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That is like asking is water wet. Part of the human condition is ALL have an old nature. ALL have sinned and fallen short. After salvation, accepting Christ as your Lord, gives you control of your behavior in a way that was not possible before salvation. You have Christ in you the hope of glory. Greater is he that is in you then he that is in the world. Christians have a dual nature. The new nature, Christ and the one each was born with the sin nature or "old man". So depending on which one you let guide you at any particular moment effects the relationship. We have this treasure, Christ, in an earthen vessel. We make errors in judgement, we are selfish, we can look out for self instead of the other, we sin daily, but we have an advocate with the Father, Jesus Christ the righteous and His mercies are renewed every day.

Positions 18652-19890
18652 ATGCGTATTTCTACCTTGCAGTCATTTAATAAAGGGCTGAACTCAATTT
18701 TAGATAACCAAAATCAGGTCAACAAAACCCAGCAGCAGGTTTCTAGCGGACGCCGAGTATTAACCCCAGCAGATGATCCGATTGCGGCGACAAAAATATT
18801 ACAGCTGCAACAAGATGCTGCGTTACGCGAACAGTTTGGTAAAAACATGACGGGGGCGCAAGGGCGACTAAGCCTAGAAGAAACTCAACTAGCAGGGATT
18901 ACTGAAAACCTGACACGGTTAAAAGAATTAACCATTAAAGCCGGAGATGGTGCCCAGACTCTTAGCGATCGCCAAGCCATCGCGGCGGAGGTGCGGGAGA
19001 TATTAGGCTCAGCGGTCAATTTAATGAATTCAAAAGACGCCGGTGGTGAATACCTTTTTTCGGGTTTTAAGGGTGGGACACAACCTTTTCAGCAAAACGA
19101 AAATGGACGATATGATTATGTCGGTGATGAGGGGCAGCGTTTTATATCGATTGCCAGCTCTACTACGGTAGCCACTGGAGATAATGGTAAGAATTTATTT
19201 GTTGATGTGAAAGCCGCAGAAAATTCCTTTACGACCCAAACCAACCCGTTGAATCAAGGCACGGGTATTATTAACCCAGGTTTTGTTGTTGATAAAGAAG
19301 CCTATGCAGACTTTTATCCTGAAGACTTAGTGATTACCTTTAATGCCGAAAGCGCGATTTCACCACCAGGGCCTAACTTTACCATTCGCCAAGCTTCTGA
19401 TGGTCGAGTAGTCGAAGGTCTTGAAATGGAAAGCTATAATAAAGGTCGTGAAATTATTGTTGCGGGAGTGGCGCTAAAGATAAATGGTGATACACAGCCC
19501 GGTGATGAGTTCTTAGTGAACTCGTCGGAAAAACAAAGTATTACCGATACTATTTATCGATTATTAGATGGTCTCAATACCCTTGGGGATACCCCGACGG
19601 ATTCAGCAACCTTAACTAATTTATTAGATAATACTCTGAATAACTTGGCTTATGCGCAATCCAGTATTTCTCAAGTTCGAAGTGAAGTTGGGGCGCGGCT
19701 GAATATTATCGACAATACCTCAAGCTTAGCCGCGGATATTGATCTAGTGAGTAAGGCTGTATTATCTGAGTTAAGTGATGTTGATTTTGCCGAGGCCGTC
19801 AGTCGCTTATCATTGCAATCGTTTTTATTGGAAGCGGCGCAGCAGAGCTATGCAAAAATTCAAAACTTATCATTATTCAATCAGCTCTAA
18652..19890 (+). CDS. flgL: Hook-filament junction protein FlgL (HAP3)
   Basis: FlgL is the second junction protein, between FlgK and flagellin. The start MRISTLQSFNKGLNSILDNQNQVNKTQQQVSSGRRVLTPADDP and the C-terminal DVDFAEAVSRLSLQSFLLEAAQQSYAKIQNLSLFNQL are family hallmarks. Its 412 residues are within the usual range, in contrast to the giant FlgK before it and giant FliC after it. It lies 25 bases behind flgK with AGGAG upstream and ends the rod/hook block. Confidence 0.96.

Whenever a man and a woman develop a close relationship (and especially one as close as marriage), that degree of intimacy and knowledge of another person may reveal areas where disagreement between the partners is present, and cannot always be ignored or overlooked, as it might be possible to do with more casual acquaintances or even close friends, with whom each partner is not in continual contact, or where the same degree of commitment does not exist. Also, from a Biblical perspective, in this life, even Christian couples remain susceptible to sin. In addition, a couple who have made such a commitment to each other will normally be confronted with situations or issues that they have to face or address as a unified team. Disagreements about how these occurrences should be addressed therefore have to be resolved in a way which both partners can accept and support. And the more basic or important the area of disagreement, the more necessary it is to reach a mutual understanding. This resolution should ideally be done in a caring manner that is respectful of each partner's views and emotions. However, even Christian spouses are capable of anger at each other, especially with regard to subjects they feel strongly about (although that anger, however strong, never serves as a justification for violence or physical injury). The Bible, in both the Old (Psalm 4:4) and New (Ephesians 4:26-27) Testaments, recognizes the possibility of disagreement and anger, but counsels prompt resolution of any such disputes, rather than allowing Satan to gain a foothold in a relationship through retaining anger, dwelling on it, and allowing it to progress to the point of sin.
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